NYU offers graduate students in Italian a number of unique resources. At this time, PhD students may pursue dissertation research and do independent work at magnificent Villa La Pietra, NYU’s center for study abroad in Florence, and at the Università di Firenze. Graduate students may also take advantage of the resources of Casa Italiana, one of the most active Italian cultural centers in New York. Casa Italiana hosts colloquia, lectures, film series, concerts, and art exhibits throughout the year. In addition, two conference series are now hosted by the Department: an annual graduate spring conference and a biennial joint conference organized by the Department in conjunction with the Istituto Italiano di Scienze Umane (SUM), intended to bring together Italian and US scholars within the disciplines of history and literature.

 

Several of our graduate courses include:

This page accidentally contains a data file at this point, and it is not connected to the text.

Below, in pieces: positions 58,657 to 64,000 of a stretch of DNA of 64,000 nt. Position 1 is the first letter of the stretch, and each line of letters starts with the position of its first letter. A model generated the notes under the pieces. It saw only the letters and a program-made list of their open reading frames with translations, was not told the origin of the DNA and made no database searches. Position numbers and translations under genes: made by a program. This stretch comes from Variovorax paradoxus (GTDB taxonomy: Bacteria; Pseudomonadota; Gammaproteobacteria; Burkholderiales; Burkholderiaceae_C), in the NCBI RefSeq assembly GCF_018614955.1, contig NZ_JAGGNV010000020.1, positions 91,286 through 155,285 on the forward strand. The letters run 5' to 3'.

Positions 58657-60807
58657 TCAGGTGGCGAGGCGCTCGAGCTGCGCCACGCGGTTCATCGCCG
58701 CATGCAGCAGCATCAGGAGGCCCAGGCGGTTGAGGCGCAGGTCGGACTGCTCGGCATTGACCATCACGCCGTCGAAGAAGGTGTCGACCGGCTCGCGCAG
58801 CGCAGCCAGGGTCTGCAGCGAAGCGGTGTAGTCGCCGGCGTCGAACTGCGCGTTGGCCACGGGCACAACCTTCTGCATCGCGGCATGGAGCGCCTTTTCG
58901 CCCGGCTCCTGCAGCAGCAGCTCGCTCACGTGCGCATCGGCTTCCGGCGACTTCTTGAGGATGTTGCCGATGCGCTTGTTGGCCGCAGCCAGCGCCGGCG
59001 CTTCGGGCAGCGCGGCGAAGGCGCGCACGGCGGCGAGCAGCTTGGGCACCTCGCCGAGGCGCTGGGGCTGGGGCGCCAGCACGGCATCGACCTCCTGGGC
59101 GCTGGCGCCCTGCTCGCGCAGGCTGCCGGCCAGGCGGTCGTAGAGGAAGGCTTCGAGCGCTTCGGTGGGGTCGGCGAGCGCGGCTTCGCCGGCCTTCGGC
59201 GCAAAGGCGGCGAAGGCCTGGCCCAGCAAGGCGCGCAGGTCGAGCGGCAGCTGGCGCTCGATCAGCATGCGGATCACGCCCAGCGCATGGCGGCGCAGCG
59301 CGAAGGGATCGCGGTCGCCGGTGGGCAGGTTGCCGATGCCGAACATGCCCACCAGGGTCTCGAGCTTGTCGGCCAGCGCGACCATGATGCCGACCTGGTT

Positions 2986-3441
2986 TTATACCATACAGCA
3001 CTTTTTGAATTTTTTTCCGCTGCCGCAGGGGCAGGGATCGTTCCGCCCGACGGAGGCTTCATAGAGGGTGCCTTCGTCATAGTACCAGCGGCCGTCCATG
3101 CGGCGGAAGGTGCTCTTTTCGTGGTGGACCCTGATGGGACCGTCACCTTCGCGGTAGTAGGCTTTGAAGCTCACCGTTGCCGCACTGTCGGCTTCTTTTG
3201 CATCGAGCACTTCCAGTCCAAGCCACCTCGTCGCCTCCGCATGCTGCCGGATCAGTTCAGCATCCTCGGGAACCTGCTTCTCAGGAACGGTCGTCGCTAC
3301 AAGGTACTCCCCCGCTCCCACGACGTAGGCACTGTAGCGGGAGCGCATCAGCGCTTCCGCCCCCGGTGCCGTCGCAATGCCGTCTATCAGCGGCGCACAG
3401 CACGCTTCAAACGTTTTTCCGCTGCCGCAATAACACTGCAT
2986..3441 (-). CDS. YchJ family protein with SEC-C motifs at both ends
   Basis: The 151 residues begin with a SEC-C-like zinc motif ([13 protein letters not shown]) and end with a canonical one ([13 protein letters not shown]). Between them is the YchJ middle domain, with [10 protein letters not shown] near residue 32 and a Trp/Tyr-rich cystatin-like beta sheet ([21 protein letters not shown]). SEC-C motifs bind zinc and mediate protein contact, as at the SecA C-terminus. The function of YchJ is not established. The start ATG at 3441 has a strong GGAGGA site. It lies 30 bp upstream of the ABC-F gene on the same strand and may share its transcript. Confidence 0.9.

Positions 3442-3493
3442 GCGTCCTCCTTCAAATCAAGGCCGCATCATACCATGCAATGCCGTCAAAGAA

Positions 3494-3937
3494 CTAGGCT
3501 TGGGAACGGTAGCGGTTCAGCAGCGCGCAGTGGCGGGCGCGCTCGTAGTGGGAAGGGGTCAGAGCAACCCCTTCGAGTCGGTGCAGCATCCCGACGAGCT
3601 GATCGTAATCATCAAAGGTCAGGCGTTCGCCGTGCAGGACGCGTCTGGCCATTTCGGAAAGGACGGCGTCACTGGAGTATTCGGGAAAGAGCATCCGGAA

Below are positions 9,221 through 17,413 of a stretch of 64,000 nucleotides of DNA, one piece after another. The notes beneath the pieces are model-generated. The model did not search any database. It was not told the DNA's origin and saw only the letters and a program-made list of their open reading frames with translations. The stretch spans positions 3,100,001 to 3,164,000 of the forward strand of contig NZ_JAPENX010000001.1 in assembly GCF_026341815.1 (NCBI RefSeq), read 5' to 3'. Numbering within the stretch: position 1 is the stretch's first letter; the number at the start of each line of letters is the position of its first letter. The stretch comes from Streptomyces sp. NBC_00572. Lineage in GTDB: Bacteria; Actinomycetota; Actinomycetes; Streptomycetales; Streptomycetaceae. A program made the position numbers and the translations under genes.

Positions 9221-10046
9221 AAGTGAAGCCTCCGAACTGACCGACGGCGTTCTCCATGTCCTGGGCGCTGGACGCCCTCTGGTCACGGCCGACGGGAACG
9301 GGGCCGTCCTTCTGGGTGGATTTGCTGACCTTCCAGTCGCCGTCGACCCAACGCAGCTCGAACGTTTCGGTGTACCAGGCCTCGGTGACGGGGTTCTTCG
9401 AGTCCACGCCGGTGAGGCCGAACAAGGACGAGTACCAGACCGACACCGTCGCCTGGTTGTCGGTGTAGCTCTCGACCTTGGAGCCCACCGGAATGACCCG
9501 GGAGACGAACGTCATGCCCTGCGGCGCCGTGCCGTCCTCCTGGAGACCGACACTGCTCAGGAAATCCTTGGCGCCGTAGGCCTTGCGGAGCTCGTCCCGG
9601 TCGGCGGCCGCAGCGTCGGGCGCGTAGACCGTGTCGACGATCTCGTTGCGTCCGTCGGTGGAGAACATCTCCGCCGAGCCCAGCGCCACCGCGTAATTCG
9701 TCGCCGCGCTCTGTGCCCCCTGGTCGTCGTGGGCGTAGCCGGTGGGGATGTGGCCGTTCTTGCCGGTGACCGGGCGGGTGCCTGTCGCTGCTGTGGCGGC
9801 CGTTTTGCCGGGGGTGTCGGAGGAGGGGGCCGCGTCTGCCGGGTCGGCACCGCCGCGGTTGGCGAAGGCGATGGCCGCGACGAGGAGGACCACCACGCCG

Studies in Italian Culture 
ITAL-GA 1981  Faculty. 4 points. 2015-16, 2016-17
Variable content course. Recent topics: social and cultural studies (Forgacs); Nietzsche in Italy and France (Merjian); diversity and otherness in contemporary Italy (Forgacs); Pasolini and a politics of art (Merjian); film and urban space in Italy (Forgacs); Florentine Culture, 1250-1600 (Cox); Language and Politics in Italy from the Renaissance to Berlusconi (Cox and Ben-Ghiat).

Topics in Italian American Culture 
ITAL-GA 2165  Faculty. 4 points. 2016-17
Topics range from sociology of immigration to anthropology of ethnic identity, and from Italian American fiction to the contribution of Italian Americans to the visual and performing arts.

Topics in Italian Literature 
ITAL-GA 2192  Faculty. 4 points. 2015-16, 2016-17